Civic Education

  • Black compass with needle pointing the word truth


    The Danger of Truth Decay Across Europe

    “Truth Decay” poses a threat to the health and future of democracy across Europe. With partial facts, disinformation, and incompatible versions of “the truth” competing for attention, it's more and more important for Europeans to recognize this phenomenon.

    Mar 19, 2018

  • Periodical

    RAND Review: March-April 2018

    This issue features a Q&A with Michael Rich, Soledad O'Brien, and Francis Fukuyama on the perils of truth decay, and a story on the trend toward unretirement among U.S. workers. The Voices column features Gulrez Shah Azhar on environmental refugees.

    Mar 5, 2018

  • Soledad O'Brien (RAND trustee and Pardee RAND board member), Michael D. Rich (RAND president and CEO), and Francis Fukuyama (Pardee RAND board member)


    The Perils of Truth Decay: Q&A with Three RAND Leaders

    Truth Decay is defined by disagreement about facts, the blurred line between opinion and fact, increased volume of opinion and personal experience over fact, and declining trust in formerly respected sources of facts. RAND president and CEO Michael D. Rich, journalist Soledad O'Brien, and political scientist Francis Fukuyama discuss the phenomenon and the search for solutions to it.

    Feb 27, 2018

  • Multimedia

    Exploring "Truth Decay"

    In this Call with the Experts, RAND president and CEO Michael Rich and political scientist Jennifer Kavanagh discuss the causes and consequences of Truth Decay, and how they compare with previous eras in U.S. history.

    Jan 17, 2018

  • Torn American flag waving in the wind on a cloudy day


    The Diminishing Role of Facts in American Public Life

    Without agreement about objective facts and a common understanding of and respect for data and analytical interpretations of those data, it becomes nearly impossible to have the types of meaningful policy debates that form the foundation of democracy.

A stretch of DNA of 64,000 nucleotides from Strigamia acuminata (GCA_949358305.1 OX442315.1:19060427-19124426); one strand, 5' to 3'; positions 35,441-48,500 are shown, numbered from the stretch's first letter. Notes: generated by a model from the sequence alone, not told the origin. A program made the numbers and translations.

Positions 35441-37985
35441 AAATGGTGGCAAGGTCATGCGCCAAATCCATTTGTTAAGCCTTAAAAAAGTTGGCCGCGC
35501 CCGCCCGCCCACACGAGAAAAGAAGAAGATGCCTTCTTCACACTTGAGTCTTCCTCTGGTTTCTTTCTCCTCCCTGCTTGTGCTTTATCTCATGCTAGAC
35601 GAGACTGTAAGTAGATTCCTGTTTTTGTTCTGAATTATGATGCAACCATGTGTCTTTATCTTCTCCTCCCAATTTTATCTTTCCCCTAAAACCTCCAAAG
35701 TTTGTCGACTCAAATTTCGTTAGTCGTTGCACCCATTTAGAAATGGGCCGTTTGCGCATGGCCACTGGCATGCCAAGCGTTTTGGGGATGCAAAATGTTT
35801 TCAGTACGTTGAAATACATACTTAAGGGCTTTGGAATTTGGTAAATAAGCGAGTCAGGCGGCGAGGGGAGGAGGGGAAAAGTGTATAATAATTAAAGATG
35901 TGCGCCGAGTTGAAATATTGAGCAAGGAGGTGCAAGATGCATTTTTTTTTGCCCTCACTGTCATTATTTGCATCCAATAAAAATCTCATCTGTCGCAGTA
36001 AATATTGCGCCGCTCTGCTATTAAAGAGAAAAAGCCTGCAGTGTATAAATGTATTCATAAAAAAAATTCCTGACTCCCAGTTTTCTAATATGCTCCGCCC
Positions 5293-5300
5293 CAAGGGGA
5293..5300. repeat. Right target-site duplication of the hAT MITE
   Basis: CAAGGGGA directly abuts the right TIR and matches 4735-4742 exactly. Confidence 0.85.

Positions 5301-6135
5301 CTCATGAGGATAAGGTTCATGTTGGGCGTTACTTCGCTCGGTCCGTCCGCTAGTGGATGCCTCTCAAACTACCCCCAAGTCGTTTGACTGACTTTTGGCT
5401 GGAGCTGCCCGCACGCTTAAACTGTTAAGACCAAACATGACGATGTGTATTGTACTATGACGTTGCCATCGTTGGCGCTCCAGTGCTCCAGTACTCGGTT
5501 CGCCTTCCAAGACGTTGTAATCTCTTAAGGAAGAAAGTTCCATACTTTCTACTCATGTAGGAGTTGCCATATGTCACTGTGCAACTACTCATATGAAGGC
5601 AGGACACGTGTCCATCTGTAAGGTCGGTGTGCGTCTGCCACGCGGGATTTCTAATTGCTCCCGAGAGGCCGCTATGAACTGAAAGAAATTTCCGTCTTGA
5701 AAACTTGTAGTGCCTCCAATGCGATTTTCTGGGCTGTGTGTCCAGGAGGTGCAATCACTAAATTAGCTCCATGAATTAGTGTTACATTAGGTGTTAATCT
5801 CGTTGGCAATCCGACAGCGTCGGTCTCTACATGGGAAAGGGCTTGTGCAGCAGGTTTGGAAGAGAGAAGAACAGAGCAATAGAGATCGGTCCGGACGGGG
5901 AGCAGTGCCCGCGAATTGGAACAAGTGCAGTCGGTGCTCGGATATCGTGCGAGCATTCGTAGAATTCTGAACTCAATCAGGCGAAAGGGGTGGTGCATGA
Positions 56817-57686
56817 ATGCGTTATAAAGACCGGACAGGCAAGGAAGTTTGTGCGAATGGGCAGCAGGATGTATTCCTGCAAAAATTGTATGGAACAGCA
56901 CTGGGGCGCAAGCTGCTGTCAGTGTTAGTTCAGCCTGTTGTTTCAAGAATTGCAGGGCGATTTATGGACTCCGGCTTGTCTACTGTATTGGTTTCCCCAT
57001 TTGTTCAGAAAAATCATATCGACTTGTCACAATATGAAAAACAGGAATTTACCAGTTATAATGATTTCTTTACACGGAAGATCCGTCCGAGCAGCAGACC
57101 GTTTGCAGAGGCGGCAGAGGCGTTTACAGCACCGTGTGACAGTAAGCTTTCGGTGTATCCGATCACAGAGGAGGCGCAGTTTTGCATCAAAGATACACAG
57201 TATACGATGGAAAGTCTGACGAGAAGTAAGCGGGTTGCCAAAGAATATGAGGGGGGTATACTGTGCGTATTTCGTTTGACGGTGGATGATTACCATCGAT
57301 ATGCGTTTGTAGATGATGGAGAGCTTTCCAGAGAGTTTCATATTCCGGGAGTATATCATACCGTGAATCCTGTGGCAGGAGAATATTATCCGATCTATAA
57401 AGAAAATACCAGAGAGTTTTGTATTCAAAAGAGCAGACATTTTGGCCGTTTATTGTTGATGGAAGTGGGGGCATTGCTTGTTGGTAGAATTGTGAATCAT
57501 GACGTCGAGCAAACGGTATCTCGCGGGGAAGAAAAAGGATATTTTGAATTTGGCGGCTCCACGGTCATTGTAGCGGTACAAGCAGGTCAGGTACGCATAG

Jan 17, 2018

  • News Release

    Declining Trust in Facts, Institutions Imposes Real-World Costs on U.S. Society

    Americans' reliance on facts to discuss public issues has declined significantly in the past two decades, leading to political paralysis and collapse of civil discourse. This phenomenon, referred to as “Truth Decay,” is defined by increasing disagreement about facts, a blurring between opinion and fact, an increase in the relative volume of opinion and personal experience over fact, and declining trust in formerly respected sources of factual information.

    Jan 16, 2018

  • Truth Decay title on public space with people and information


    Truth Decay: Fighting for Facts and Analysis

    RAND is studying “Truth Decay”—the diminishing reliance on facts and analysis in American public life. Truth Decay presents a threat to both evidence-based policymaking and democracy. RAND invites fellow researchers and engaged stakeholders to join our efforts to find solutions.

    Jan 16, 2018

  • A row of people on their mobile phones

    Research Brief

    Truth Decay: A Threat to Policymaking and Democracy

    The line between fact and fiction in American public life is blurring. This “Truth Decay” phenomenon affects democracy and political and civil discourse, driving wedges between policymakers and neighbors alike. But research and analysis can serve as a launching point to rein Truth Decay in.